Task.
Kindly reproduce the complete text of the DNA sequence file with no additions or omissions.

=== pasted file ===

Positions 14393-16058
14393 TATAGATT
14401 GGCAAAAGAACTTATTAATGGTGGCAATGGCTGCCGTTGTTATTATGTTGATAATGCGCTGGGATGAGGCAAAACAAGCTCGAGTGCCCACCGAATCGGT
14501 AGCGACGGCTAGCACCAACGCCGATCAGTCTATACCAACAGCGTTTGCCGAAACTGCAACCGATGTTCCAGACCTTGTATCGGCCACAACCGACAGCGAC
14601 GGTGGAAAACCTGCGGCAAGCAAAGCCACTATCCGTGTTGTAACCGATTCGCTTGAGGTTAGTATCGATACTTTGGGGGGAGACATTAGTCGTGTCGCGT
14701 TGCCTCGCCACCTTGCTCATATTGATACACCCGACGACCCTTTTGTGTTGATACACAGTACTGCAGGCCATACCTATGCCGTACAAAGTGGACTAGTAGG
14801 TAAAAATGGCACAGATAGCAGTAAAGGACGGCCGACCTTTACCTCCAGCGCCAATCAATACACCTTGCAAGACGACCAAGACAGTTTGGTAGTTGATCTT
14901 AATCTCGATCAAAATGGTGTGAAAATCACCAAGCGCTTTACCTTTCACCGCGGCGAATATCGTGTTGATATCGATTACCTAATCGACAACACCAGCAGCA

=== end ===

Positions 14393-16058
14393 TATAGATT
14401 GGCAAAAGAACTTATTAATGGTGGCAATGGCTGCCGTTGTTATTATGTTGATAATGCGCTGGGATGAGGCAAAACAAGCTCGAGTGCCCACCGAATCGGT
14501 AGCGACGGCTAGCACCAACGCCGATCAGTCTATACCAACAGCGTTTGCCGAAACTGCAACCGATGTTCCAGACCTTGTATCGGCCACAACCGACAGCGAC
14601 GGTGGAAAACCTGCGGCAAGCAAAGCCACTATCCGTGTTGTAACCGATTCGCTTGAGGTTAGTATCGATACTTTGGGGGGAGACATTAGTCGTGTCGCGT
14701 TGCCTCGCCACCTTGCTCATATTGATACACCCGACGACCCTTTTGTGTTGATACACAGTACTGCAGGCCATACCTATGCCGTACAAAGTGGACTAGTAGG
14801 TAAAAATGGCACAGATAGCAGTAAAGGACGGCCGACCTTTACCTCCAGCGCCAATCAATACACCTTGCAAGACGACCAAGACAGTTTGGTAGTTGATCTT
14901 AATCTCGATCAAAATGGTGTGAAAATCACCAAGCGCTTTACCTTTCACCGCGGCGAATATCGTGTTGATATCGATTACCTAATCGACAACACCAGCAGCA